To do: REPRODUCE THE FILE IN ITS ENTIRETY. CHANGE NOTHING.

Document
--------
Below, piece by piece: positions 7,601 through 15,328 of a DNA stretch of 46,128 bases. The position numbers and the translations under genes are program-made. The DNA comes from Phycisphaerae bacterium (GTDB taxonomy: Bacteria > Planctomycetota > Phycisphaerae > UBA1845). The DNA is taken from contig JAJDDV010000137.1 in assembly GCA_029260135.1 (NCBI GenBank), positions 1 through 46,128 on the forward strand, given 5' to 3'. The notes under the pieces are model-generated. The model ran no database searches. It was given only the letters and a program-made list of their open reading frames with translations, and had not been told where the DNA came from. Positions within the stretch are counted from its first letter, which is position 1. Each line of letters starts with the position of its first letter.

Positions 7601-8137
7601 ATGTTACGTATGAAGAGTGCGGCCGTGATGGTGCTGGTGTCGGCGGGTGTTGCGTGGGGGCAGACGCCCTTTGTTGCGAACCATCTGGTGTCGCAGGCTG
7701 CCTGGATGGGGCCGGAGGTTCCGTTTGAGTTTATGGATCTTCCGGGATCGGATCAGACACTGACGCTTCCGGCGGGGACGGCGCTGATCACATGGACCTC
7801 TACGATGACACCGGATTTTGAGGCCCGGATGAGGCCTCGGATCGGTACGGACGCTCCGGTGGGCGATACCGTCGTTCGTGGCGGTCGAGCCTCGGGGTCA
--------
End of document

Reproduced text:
Below, piece by piece: positions 7,601 through 15,328 of a DNA stretch of 46,128 bases. The position numbers and the translations under genes are program-made. The DNA comes from Phycisphaerae bacterium (GTDB taxonomy: Bacteria > Planctomycetota > Phycisphaerae > UBA1845). The DNA is taken from contig JAJDDV010000137.1 in assembly GCA_029260135.1 (NCBI GenBank), positions 1 through 46,128 on the forward strand, given 5' to 3'. The notes under the pieces are model-generated. The model ran no database searches. It was given only the letters and a program-made list of their open reading frames with translations, and had not been told where the DNA came from. Positions within the stretch are counted from its first letter, which is position 1. Each line of letters starts with the position of its first letter.

Positions 7601-8137
7601 ATGTTACGTATGAAGAGTGCGGCCGTGATGGTGCTGGTGTCGGCGGGTGTTGCGTGGGGGCAGACGCCCTTTGTTGCGAACCATCTGGTGTCGCAGGCTG
7701 CCTGGATGGGGCCGGAGGTTCCGTTTGAGTTTATGGATCTTCCGGGATCGGATCAGACACTGACGCTTCCGGCGGGGACGGCGCTGATCACATGGACCTC
7801 TACGATGACACCGGATTTTGAGGCCCGGATGAGGCCTCGGATCGGTACGGACGCTCCGGTGGGCGATACCGTCGTTCGTGGCGGTCGAGCCTCGGGGTCA